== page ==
Partners Group, a Switzerland-based investment firm, is looking to raise a further €655 million ($689 million) in March for the final close of its €1.3 billion global infrastructure fund, and South Korea’s Public Officials Benefit Association (POBA) will invest €40 million in the fund.
Other South Korean institutional investors, including the Military Mutual Aid Association, Teachers’ Pension and the National Federation of Fisheries Cooperatives, are also considering investing in the blind-pool fund with a 10-year maturity, which is expected to deliver annual returns of 8 to 12%, according to investment banking sources.
Partners Group has been raising the infrastructure fund since 2015 and already attracted €1.3 billion. It has begun investing in the US, Europe and other developed countries. The fund is targeting power-generation facilities, roads, harbors and other infrastructure assets.
As a larger number of investors are competing for infrastructure assets, Partners Group is understood to have suggested differentiated strategies: when buying infrastructure assets, they will also acquire the management companies to improve their management efficiency. In general, infrastructure funds invest hundreds of millions to several billions of dollars in assets, from which they earn cash dividends.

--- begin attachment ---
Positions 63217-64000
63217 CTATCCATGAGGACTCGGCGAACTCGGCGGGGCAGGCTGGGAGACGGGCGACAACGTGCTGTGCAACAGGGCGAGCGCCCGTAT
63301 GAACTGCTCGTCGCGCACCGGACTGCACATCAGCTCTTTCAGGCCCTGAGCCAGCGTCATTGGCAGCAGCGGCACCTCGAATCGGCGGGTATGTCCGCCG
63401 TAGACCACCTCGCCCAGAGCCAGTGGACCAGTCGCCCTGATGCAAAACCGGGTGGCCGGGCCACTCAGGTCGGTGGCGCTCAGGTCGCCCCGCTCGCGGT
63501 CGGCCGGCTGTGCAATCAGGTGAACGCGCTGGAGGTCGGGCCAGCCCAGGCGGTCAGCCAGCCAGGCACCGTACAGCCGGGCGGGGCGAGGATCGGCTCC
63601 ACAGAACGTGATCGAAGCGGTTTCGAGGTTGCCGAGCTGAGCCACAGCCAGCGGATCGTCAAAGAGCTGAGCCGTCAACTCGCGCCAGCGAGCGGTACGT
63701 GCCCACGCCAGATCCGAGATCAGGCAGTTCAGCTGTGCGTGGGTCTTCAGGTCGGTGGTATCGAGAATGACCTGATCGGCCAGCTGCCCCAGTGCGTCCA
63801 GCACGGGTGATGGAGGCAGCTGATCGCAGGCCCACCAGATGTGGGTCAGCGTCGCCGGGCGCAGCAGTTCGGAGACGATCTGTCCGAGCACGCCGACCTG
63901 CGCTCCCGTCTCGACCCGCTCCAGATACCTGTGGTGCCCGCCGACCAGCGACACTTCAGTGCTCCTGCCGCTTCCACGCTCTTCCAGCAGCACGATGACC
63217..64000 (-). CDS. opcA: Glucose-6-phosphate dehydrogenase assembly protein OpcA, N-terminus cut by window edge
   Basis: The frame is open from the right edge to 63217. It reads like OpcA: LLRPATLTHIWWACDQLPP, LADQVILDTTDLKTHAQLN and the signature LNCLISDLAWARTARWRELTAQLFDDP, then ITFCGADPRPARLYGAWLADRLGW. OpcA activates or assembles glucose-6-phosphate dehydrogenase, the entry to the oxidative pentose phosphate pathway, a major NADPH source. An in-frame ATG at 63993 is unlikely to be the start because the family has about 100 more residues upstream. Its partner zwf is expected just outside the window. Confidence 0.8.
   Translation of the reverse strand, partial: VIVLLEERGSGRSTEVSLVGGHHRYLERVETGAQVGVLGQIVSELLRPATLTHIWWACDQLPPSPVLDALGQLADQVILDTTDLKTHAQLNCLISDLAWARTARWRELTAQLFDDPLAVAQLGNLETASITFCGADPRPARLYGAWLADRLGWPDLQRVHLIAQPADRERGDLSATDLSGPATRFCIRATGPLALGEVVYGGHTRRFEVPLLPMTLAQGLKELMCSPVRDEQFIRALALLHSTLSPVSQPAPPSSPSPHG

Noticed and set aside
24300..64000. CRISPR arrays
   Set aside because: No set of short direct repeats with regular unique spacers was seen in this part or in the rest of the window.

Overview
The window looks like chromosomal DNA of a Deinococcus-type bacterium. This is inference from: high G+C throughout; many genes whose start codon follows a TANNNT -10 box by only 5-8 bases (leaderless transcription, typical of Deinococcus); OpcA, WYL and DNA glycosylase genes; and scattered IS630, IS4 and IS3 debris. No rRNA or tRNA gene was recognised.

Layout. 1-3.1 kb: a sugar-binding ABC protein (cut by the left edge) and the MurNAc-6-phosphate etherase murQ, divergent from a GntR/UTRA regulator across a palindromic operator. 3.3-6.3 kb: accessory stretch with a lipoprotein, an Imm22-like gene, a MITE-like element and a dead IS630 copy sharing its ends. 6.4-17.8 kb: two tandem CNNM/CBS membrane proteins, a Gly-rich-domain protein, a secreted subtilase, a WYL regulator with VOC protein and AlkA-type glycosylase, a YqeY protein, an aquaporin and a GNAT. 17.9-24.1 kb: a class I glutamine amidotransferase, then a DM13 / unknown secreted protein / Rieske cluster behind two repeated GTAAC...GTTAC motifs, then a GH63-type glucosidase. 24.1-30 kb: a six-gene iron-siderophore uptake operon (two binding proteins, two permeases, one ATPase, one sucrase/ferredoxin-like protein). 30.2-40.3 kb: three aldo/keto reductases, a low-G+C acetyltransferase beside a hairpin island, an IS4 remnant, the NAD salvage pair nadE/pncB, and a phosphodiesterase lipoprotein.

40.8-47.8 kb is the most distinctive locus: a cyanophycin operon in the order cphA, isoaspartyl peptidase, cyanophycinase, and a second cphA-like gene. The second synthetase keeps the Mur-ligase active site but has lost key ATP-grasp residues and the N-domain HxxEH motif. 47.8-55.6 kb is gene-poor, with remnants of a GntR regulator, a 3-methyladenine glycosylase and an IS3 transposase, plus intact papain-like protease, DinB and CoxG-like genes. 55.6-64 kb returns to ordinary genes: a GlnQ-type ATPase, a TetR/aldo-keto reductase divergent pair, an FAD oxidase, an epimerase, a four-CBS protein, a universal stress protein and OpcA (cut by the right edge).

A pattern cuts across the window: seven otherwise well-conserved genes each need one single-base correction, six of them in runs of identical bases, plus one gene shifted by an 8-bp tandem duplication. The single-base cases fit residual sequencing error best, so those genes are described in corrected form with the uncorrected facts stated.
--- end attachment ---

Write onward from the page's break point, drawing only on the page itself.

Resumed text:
“Partners Group shows strength in private equity secondary markets. They are adding the tactics of buyout PE for the acquisition of infrastructure assets,” said one of the investment banking sources.
POBA, a $8 billion savings fund for South Korean government employees, saw the investment strategy of Partners Group as fresh, amid caution about high valuations of major infrastructure assets.
“Although they may not be safe assets coming with government guarantees, we can invest in them if they show a different strategy,” a POBA source told the Korea Economic Daily.
The investment review committee of POBA approved on Feb. 28 of investing €40 million in the infrastructure fund of Partners Group.
The fundraising comes as the US power industry is in a transition period from coal-fired and nuclear power plants to gas-fired and renewable energy, with Europe stepping up investments in renewable energy.
By Daehun Kim and JiHoon Lee
<Edited by Yeonhee Kim>